This is definitely a case where the government doesn't have all the answers. Right now, forward thinkers in the private sector have an opportunity to shape the profile of the next generation's work force. When President Obama visited Latin America last March, he talked about the importance of education in keeping the Americas globally competitive. He called on the private sector to support “100,000 Strong in the Americas,” a goal to increase the number of U.S. students studying in Latin America and the Caribbean to 100,000, and vice versa. Many of you in this room studied abroad at some point, so you know the value of these exchanges. Private donors have a potentially enormous role to play through direct contributions to colleges, universities, study abroad programs, and school systems to expand international study—in ways that advance the public good and simultaneously serve their own interests.
Geography—specifically proximity to major markets and trading nations—is key to the great economic potential of Central America and the Caribbean. Our trade agreements and preferences have dramatically expanded that potential.
This region has large youth demographics that can be a source of huge creativity and energy, but if there are no legitimate and rewarding ways to make a living and provide for their families, they become easy prey for transnational criminal enterprises. This is why we are partnering with governments, other hemispheric institutions, and the private sector to create more and better economic opportunities in the region, and focus on education and training, particularly groups that have traditionally been marginalized, including women, indigenous peoples, Afro-descendants, and others.
One way we are doing this is through the Pathways to Prosperity in the Americas initiative. This is a rapidly growing network of partnerships involving 15 countries throughout the region. Together, we are identifying the best policies and programs to empower small businesses, help them access local and international markets, build a modern workforce and protect the environment. We are collaborating on everything from innovative microfinance methods and teaching entrepreneurship to making the Internet more accessible remote rural areas.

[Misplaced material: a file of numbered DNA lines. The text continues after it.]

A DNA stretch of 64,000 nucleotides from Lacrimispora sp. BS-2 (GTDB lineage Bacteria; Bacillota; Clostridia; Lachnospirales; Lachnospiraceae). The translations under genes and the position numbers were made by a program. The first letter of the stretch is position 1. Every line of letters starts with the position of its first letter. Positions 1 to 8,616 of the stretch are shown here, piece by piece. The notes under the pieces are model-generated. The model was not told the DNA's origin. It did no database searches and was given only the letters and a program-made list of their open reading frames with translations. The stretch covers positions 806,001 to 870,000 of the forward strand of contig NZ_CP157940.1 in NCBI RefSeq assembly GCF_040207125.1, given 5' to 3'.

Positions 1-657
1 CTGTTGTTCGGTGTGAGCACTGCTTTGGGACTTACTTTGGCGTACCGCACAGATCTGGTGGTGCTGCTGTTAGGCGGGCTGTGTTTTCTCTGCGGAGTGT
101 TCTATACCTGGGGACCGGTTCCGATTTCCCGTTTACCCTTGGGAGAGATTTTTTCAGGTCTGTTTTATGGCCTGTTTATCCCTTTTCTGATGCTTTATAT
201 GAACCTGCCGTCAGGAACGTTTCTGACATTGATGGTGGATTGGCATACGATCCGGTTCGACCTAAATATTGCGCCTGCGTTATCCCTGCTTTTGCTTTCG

The Caribbean has unique development challenges. Too many of its countries have been historically dependent either on tourism or single-crop agricultural exports. Their future prosperity and stability hinges diversifying and promoting new forms of entrepreneurship. Secretary Clinton has pioneered efforts to advance our work with the Caribbean diaspora community in more productive ways, and we are working with the Inter-American Development Bank (IDB) and other partners to secure grants for diaspora entrepreneurs seeking to launch new businesses in the region through the Caribbean Idea Marketplace program. We were so pleased that a group of Caribbean women business leaders joined us in Santo Domingo to participate in the President’s Pathways to Prosperity Women’s Entrepreneurship Netowrk discussion. We see them and the women they represent as a promising group to spur private sector growth in the region. More needs to be done, however, and we urge U.S. businesses to think creatively about investment and engagement in the Caribbean.
Last month we were able to conclude a ground-breaking Partnership for Growth (PFG) agreement and action plan with El Salvador. Our bilateral collaboration to identify El Salvador’s binding constraints to economic development – in this case, the prevalence of violent crime and lack of competitiveness in tradable goods – prepares the way for a series of joint actions that should help the country accelerate its economic progress.